Remember Norman Bates, the character of the movie Alfred Hitchcock's "Psycho"? Surprisingly, this is how machine learning researchers at MIT were inspired. They created a neural network called Norman that analyzes Rorschach inkblots. This test was invented in 1921. Its creator, Herman Rorschach, assumed that people with various mental illnesses interpret the inkblots in different ways. Although the effectiveness of the test has not been proven, Rorschach tests are still used by psychiatrists around the world. MIT researchers compared how both a conventional AI neural network and Norman would react to the same test. The peculiarity of the experiment is that Norman was programmed using a data sample from a community dedicated to talking about death. In this community, people talked about what they saw on the Rorschach inkblots. It turned out that as a result of the experiment the conventional AI neural network saw a vase with flowers in the inkblots, whereas Norman saw a murder victim. The purpose of the experiment was to show how much an AI neural network depends on the data it learns from.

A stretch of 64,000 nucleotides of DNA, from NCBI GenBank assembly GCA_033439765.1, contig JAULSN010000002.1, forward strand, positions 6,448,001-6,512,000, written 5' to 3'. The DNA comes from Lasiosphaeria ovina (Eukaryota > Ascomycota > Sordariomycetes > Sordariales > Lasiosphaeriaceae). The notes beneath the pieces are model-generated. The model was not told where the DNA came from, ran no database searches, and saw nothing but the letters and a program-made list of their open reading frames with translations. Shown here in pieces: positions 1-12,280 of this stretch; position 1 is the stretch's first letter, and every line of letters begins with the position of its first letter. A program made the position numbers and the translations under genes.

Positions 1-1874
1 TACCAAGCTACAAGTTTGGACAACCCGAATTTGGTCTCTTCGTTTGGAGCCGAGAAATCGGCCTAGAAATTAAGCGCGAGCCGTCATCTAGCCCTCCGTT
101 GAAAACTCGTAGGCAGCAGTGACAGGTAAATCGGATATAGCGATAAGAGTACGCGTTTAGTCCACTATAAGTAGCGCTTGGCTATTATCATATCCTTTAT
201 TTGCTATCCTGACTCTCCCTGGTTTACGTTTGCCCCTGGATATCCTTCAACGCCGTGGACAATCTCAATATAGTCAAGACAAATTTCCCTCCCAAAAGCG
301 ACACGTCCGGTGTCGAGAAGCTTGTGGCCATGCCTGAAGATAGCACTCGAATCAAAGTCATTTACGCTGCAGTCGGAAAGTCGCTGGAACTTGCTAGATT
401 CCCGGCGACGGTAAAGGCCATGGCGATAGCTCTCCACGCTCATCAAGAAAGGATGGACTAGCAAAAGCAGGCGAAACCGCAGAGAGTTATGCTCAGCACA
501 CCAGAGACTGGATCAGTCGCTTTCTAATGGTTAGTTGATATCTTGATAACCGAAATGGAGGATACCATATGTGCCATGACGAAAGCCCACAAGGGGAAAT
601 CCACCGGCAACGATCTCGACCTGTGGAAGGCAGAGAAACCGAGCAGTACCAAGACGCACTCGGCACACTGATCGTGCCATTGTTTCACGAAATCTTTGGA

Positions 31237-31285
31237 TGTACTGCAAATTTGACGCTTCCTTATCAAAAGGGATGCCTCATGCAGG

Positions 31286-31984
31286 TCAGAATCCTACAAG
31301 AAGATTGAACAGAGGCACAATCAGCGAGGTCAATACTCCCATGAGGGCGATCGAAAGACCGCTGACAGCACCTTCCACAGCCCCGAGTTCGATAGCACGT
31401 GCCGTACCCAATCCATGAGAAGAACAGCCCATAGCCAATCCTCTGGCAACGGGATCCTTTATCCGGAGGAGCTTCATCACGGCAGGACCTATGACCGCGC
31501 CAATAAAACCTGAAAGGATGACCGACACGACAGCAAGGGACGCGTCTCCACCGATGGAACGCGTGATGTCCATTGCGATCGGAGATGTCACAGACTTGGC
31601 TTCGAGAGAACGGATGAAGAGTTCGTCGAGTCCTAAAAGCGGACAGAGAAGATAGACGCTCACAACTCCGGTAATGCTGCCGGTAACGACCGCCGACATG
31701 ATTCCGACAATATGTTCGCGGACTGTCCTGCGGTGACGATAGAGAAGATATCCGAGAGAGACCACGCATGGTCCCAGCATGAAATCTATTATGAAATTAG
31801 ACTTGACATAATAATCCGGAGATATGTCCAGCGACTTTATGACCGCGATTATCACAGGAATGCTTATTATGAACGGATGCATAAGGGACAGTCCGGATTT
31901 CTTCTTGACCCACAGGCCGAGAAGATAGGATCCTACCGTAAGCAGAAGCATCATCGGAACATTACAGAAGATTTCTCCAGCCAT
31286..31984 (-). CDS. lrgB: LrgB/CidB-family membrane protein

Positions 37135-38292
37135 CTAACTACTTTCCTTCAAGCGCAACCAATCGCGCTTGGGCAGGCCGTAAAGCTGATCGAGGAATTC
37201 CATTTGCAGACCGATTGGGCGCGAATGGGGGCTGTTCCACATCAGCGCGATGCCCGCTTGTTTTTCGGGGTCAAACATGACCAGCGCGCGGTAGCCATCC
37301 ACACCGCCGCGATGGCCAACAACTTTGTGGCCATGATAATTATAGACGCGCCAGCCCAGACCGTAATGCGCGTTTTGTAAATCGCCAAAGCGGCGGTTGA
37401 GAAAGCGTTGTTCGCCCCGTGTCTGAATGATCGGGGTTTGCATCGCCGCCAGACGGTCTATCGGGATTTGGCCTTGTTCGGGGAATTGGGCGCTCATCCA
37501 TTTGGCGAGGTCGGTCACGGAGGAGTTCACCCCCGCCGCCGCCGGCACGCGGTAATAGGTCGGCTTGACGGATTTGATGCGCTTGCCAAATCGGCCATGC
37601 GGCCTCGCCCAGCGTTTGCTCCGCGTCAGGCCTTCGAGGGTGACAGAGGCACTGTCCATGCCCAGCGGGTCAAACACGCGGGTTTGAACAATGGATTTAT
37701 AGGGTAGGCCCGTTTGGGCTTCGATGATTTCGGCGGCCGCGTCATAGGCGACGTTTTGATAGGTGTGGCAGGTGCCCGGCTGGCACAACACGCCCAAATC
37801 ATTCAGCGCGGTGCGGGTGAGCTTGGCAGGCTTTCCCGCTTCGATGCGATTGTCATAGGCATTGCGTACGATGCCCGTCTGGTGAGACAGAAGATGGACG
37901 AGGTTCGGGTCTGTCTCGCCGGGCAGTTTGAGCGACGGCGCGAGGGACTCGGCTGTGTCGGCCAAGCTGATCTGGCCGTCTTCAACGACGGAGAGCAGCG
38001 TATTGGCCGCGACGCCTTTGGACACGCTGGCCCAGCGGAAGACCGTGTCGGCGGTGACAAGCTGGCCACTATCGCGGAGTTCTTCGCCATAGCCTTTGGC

The German insurance group Allianz and Deutsche Bank have entered into a partnership agreement with a company in Berlin, Auto1, which purchases used cars and resells them to dealers. Together, they plan to create a new company - Auto1 FinTech, which will work on blockchain. The new enterprise will provide insurance services and refinance loans for car dealers who buy Auto1 cars. Blockchain will ensure the registration of insurance and loans. The new platform will allow users to refinance their purchases in only one day, while earlier this process took about two weeks. Auto1 hopes that blockchain will help them to increase customer loyalty and become the most popular internet platform which allows you to sell and buy used cars in Berlin. In the future, Auto1 plans to expand to France and Poland.
Microsoft is struggling with the main problem of data centers - providing cooling. Microsoft dropped one of its data centers into the waters near the Orkney Islands in Scotland. About 30,000 terabytes of data are encased in a 12-meter steel capsule. The data center is powered by a cable that was laid under water. While the project is experimental, the company wants to find out how well water can reduce heat. The experiment is planned to be carried out for 5 years, at a depth of 35 meters. Microsoft will put other data centers underwater if the effectiveness of this method of cooling is proved.